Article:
Blog by Sandra Kerr OBE
On Wednesday evening (19 November 2014) I spoke at the Institute of Directors’ Summit on Business and Ethnicity in London, along with Sarah Churchman of PwC and Vivian Hunt of McKinsey UK. It’s great to see this issue is on the agenda of both large and small businesses alike. I believe the event will have encouraged more employers to ensure that we have fair and inclusive workplaces for all.
At the summit, Vivian Hunt, Managing Partner, McKinsey UK presented key findings from their Diversity Matters report based on research with 366 companies across seven geographies in the UK, US and Latin America. The report provides evidence of a correlation between racially diverse boards and senior executive teams and business performance, as stated in the Executive Summary:
“The analysis found a statistically significant relationship between a more diverse leadership and better financial performance. The companies in the top quartile for gender diversity were 15% more likely to have above median returns relative to their national industry median. Companies in the top quartile of racial/ethnic diversity were 30% more likely to have above median financial returns relative to their national industry median. Companies in the bottom quartile for both gender and race were statistically less likely to achieve above average financial returns than the average companies in the dataset.”
It is compelling research will go a long way to help engage senior leaders that have so far refused to or failed to grip the business argument for diversity and equality. I for one look forward to being asking ‘How shall we move forward, take action and make change?’ instead of ‘Why does this matter?’
The McKinsey Diversity Matters report also shows that companies that are good at gender diversity are not automatically good at race diversity (and vice versa), but if a company is good at both there is a higher payback – and a penalty if they are not good at either.
“ Quotas are not a magic bullet. Only through systemic changes is there going to be lasting impact. Instead, we need to focus on ensuring that there is good leadership which ensures strong talent pipelines, provides workers with the right skills and creates opportunities for sponsorship and mentoring. ”
But this is not something that businesses can tackle alone – we need engagement from senior political figures too.
In our ‘Race at the Top’ report, published June 2014, we called for a review of Black, Asian and Minority Ethnic (BAME) representation at senior levels – and earlier this year both Vince Cable and Chuka Umunna announced plans to carry out a race review if they are elected in 2015. Vince Cable has also set out a goal of 20 per cent of FTSE board members being BAME by 2020. I believe this target needs more thought. Although many FTSE 100 are international, currently, one in ten of the current UK working population and one in eight of the working age population is BAME. Targets must reflect this demographic, and then be set out in tandem with action plans to support businesses in achieving them. Only then, along with regular reviews, can we ensure sustainable and robust progress.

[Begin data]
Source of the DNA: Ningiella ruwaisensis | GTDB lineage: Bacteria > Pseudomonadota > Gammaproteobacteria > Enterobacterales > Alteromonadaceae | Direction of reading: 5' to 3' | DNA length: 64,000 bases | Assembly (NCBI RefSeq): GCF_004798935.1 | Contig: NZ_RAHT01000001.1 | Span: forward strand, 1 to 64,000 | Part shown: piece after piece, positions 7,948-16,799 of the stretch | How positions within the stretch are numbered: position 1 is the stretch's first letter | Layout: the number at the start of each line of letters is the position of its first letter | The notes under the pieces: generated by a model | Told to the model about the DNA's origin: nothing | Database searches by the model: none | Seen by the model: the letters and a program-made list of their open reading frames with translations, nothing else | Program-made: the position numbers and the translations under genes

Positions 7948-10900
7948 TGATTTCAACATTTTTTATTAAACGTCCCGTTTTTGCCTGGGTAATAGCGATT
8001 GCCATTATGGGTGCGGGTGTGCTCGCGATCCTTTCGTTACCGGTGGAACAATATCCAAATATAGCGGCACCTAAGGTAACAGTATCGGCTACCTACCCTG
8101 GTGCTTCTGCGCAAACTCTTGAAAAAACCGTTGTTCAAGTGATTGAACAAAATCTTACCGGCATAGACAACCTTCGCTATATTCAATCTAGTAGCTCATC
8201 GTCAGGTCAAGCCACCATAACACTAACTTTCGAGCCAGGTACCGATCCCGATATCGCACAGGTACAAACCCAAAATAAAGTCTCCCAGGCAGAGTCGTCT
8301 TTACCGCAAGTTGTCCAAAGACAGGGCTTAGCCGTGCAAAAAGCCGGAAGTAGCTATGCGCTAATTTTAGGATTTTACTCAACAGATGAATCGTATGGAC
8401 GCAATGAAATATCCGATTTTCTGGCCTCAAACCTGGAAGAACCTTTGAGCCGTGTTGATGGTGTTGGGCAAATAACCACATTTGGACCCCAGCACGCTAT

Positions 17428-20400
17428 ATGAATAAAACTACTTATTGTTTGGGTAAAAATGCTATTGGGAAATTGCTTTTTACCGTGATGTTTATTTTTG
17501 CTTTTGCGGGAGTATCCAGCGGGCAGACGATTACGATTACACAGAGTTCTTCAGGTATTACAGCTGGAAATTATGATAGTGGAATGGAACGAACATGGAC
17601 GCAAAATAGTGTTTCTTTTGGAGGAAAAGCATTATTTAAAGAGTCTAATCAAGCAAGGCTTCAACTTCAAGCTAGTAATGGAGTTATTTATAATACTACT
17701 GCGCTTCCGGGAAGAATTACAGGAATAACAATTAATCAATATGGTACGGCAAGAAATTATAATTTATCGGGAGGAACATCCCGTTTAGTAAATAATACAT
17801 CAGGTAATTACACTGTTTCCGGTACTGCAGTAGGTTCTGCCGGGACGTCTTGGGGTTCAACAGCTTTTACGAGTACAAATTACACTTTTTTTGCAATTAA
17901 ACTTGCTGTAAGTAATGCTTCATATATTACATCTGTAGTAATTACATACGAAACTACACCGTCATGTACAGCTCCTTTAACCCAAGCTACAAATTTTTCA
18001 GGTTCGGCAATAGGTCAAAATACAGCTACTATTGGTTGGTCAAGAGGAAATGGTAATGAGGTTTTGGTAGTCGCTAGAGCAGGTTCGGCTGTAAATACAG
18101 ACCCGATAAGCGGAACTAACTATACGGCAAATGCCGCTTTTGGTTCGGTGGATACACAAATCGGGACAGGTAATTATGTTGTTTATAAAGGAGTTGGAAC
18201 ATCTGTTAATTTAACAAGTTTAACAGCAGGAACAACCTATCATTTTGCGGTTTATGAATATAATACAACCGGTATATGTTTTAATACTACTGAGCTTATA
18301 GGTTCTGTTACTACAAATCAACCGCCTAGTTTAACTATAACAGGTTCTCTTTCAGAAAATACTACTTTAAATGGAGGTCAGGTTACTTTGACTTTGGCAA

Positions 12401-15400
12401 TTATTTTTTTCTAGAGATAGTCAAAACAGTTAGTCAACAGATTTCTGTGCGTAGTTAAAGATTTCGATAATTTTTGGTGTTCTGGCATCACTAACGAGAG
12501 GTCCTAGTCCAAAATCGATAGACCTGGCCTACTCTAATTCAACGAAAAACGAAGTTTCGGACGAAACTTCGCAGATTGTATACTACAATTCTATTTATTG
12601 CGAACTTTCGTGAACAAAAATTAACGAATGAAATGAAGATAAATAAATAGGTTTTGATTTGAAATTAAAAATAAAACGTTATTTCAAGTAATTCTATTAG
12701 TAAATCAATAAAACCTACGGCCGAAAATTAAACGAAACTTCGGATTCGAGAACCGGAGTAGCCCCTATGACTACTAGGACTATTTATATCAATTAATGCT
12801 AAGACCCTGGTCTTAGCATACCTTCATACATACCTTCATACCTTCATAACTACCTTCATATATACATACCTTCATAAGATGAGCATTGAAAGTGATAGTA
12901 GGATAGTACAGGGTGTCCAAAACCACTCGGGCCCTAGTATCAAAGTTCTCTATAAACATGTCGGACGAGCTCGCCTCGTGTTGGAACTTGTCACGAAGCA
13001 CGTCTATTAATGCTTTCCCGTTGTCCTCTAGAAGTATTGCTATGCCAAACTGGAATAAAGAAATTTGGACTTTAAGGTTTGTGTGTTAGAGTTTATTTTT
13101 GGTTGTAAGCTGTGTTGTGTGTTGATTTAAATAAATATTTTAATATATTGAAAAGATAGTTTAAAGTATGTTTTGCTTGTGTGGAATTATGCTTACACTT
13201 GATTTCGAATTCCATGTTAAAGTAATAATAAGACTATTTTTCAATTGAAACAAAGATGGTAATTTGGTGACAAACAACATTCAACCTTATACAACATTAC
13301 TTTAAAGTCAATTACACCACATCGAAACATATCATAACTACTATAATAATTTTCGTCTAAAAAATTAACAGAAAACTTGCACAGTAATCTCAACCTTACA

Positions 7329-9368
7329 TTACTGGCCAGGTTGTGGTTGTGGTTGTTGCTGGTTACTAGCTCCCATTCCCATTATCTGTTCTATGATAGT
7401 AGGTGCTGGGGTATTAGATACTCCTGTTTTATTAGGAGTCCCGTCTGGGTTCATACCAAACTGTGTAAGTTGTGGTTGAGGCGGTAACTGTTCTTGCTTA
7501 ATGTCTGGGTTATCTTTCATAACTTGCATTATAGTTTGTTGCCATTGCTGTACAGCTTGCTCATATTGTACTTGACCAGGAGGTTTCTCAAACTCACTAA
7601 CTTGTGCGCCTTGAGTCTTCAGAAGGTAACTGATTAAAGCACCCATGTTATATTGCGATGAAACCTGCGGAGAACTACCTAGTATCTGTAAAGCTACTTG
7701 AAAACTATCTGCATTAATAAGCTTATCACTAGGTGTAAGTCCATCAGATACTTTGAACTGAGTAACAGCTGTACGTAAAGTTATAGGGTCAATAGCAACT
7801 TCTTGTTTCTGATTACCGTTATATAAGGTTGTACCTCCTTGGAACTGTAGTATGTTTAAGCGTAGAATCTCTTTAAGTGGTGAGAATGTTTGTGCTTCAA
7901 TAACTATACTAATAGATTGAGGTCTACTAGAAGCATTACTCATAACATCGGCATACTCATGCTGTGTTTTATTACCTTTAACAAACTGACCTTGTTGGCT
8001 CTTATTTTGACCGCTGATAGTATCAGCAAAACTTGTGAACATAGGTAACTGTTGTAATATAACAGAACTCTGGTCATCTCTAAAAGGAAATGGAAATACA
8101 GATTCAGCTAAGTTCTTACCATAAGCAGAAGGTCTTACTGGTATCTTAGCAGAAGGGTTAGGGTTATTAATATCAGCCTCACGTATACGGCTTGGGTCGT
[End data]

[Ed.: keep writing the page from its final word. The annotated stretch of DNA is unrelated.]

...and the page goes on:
The public sector should not be exempt from action. Many BAME workers are employed in public sector jobs, yet ‘Race at the Top’ found gaps in BAME representation at the most senior levels of the public sector and as the police and judiciary. The public sector has an obligation to ensure BAME employees have the same opportunities to progress as their white counterparts. This obligation extends to ensuring diversity in public sector procurement and supply chains.
This brings me on to a crucial question: do we need quotas to increase BAME representation? On their own, no. Quotas are not a magic bullet. Only through systemic changes is there going to be lasting impact. Instead, we need to focus on ensuring that there is good leadership which ensures strong talent pipelines, provides workers with the right skills and creates opportunities for sponsorship and mentoring. Our sister campaign Opportunity Now has recently published research on inclusive leadership, which is beneficial to leaders in getting the best out of all team members – including those from BAME backgrounds – and helping them progress in their careers.
Organisations must also be transparent by using the data they have to monitor the representation of BAME staff at all levels within their organisation and set out how they are going to improve it. For example, our Gender and Race Benchmark 2014, which we will publish next month, has found that BAME employees are less likely to be identified as ‘high potential’ or receive top performance ratings. Action is need to reverse these negative trends.
The UK’s diversity demographics are changing; one in four of the UK population in primary and secondary education is from a BAME background. This is the current and future population of talent, customers, clients, service users and business owners. Employers that plan with the future in mind and embrace these changes can be hopeful of a good payoff, both in terms of business profitability and creating a workforce that reflects the clients, customers and communities they serve. By harnessing all the diversity of talent available and ensuring they receive the right support enables an employer to embrace of a world of new opportunities.